Eventually, a friend of Ann’s, Chicago real estate developer David C. Ruttenberg, encouraged Ann to relocate from the north side to River North, nearer to downtown. She made the move and remained there until the River North fire in 1989 forced her to close briefly. She reopened in a large ground floor space on Superior Street as Ann Nathan Gallery. Around the same time Ann and Walter also moved from suburban Glencoe to downtown. She summarizes, “We were ready for a change.”
In order to fully understand the origins of what set Ann on her art journey, we get up to go into Ann’s home office. Betsy hints, “It will bring it to life when you’re in that room. You will really be immersed in that moment from the beginning.”
As we prepare to move rooms, Ann directs that I should take my ginger tea. She warns that the office could be a mess. It is not. In fact, it strikes me as amazing and transportive – a space that reveres her past and the artists who have been a part of it. At the center of it all is the art of Howard Finster, the Southern Baptist minister from Georgia whose own folk art sculpture garden contained over 46,000 pieces of art. One wall of the office is dedicated to Finster’s art, and hanging in the middle is a photograph from the 1980s of Ann with the artist, in Finster’s famous garden.
Susan explains, “This is really where it all began.” Up on the shelves are many carved, wooden, black figures, sometimes called Dancing Dans, that were collected one by one in junk stores. Ann interjects that they were not popular or even collected at the time, but they were considered primitive art, made by totally unknown artists. When I ask if these would be considered Outsider art, Betsy corrects me. “The Outsiders, even though they’re untrained, actually develop their own names in the world, they become known. And these artists are totally unknown.” Ann was taken with these innate efforts at expression, and they set her on a path of seeking out figurative art long before she would start her gallery.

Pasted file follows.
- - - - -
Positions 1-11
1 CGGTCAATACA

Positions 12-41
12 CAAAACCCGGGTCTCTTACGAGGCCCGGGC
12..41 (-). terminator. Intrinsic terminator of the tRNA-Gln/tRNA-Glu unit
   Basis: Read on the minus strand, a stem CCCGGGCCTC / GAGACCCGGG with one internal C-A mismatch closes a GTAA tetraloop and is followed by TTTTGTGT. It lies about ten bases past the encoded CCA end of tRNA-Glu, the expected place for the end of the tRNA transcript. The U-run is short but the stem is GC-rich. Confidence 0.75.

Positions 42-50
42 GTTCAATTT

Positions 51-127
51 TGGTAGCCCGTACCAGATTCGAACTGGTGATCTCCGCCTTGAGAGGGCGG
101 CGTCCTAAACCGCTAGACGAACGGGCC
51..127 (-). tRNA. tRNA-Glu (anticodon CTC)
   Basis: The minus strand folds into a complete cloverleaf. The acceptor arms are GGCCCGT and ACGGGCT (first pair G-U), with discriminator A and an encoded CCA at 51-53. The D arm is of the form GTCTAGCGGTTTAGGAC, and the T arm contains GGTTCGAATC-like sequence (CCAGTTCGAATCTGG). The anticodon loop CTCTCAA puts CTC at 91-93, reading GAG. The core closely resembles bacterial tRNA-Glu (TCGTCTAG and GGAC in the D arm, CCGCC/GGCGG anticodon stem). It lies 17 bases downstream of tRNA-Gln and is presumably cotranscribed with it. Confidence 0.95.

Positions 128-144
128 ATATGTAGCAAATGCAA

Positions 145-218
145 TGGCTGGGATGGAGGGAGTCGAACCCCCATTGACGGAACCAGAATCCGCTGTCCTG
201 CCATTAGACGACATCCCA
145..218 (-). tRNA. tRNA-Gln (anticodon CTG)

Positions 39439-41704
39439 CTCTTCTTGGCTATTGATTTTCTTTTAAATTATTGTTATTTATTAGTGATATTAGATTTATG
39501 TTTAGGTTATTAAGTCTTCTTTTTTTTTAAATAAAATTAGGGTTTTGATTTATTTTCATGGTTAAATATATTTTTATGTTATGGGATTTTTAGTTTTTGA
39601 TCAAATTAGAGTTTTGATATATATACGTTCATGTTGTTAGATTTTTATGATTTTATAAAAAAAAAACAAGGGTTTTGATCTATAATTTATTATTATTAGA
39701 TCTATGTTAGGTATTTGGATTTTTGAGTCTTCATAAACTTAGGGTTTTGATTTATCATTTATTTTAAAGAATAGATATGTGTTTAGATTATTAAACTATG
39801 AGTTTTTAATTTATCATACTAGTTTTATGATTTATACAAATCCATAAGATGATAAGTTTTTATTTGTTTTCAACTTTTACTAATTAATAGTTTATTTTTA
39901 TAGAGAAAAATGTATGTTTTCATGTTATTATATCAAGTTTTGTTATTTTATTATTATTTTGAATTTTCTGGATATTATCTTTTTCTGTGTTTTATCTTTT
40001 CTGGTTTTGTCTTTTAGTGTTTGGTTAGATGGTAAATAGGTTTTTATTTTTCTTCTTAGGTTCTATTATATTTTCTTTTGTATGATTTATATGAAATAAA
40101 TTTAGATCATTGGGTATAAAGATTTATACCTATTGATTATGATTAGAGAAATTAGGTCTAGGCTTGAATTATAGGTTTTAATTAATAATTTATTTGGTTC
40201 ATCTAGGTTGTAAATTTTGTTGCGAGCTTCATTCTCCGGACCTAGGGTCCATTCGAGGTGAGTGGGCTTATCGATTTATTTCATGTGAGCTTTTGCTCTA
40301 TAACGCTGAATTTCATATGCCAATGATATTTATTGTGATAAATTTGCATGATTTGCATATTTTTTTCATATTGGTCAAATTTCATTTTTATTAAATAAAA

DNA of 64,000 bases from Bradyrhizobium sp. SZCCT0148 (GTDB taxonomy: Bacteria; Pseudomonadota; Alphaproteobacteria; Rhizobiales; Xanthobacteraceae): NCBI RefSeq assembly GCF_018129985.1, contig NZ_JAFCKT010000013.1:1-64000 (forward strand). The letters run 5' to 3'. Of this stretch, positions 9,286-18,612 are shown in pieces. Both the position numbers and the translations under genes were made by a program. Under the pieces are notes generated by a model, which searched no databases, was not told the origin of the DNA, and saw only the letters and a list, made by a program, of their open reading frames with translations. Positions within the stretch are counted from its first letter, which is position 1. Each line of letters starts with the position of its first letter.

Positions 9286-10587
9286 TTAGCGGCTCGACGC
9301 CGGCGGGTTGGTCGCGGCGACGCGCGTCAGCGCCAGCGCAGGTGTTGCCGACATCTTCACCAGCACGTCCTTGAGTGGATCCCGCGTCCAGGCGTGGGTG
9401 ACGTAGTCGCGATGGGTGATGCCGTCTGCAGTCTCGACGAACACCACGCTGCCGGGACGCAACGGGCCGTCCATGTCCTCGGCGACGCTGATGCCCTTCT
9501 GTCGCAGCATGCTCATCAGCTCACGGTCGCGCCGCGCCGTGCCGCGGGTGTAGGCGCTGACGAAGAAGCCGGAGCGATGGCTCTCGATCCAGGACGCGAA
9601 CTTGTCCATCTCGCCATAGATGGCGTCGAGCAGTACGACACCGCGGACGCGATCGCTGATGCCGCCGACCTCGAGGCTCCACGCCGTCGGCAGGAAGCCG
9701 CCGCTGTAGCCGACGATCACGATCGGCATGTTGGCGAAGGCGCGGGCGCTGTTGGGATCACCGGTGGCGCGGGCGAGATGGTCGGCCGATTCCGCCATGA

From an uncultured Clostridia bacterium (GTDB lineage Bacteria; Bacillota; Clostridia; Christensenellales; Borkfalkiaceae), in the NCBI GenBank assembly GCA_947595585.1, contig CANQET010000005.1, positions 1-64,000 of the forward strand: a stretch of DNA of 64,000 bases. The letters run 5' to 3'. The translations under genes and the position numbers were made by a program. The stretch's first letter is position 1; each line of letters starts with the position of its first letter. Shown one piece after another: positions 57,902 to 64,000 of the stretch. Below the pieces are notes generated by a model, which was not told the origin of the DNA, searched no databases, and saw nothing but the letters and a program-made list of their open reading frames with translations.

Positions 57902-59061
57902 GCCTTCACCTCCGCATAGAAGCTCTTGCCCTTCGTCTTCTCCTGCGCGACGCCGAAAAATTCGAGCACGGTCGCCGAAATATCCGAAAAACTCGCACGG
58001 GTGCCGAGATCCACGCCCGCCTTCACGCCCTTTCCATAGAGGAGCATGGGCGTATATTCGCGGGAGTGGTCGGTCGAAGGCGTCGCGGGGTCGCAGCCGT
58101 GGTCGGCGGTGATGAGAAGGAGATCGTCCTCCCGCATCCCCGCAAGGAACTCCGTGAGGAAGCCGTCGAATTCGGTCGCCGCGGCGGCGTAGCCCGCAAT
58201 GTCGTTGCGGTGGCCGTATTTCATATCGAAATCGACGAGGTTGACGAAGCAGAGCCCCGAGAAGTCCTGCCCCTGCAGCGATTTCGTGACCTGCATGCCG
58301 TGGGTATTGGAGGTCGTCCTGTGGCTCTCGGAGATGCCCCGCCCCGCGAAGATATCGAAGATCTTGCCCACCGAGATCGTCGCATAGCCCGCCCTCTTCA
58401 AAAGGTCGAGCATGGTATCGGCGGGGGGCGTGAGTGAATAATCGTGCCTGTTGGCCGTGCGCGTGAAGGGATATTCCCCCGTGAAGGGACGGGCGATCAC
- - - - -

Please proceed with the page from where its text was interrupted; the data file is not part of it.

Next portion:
As we identify the art on the shelves and walls in the office and end up back at the Finster wall, I get more of the story of how Ann first went down to find the eccentric artist. Ann first travelled to Georgia with Susan – probably in the early ‘80s – in a rented station wagon, which they filled with art and drove back to Chicago. “We had to [drive],” Says Susan. “How else were we going to get all the stuff back?” Ann would take her children with her on many subsequent visits – Finster used to say, affectionately, “Sister Annie’s here,” making her sound like a nun but perceiving her as a kind of angel, drawn to his created world. He believed his garden to be a holy place, with folk art as a medium to communicate God’s word. Ann was a divine visitor.
Before the gallery Ann had many art adventures with artists as well as her family. The beginning of it all seems to spring from her perpetual search for figures, like the ones lining the office shelves today. She also sought out tramp art – works made by travelers out of cigar boxes and other things on hand. All over, says Betsy, they would hunt for objects that cost just 50 cents to two dollars. If she heard something could be found, she would go to that junk store and buy it, all along making connections with local sellers.
Ann forged partnerships with many artists over the decades, such as Jim Rose, another Wisconsin-based furniture artist, and she also came to showcase work by Outsider and self-taught artists like Lee Godie. A focus of the work in Ann’s home is on figurative art from many different periods as well as styles.
Wandering through the other rooms of Ann’s apartment, it feels like I’m along on a visit with old friends. Some of the most eye-catching pieces are also large in scale, filling the wide, high walls with colorful people and scenes. A distinctive painting of a crowded street at rush hour by Red Grooms from 1964 was the first major piece Ann and Walter purchased. Nearby is also a work by Jacob Lawrence, as well as a more recent silhouette piece by Kara Walker. Adding to the depth of the collection is a trove of African objects, figures and masks as well as various pieces from Asia, revealing how global Ann’s taste is, spanning genres, mediums, time periods and cultures.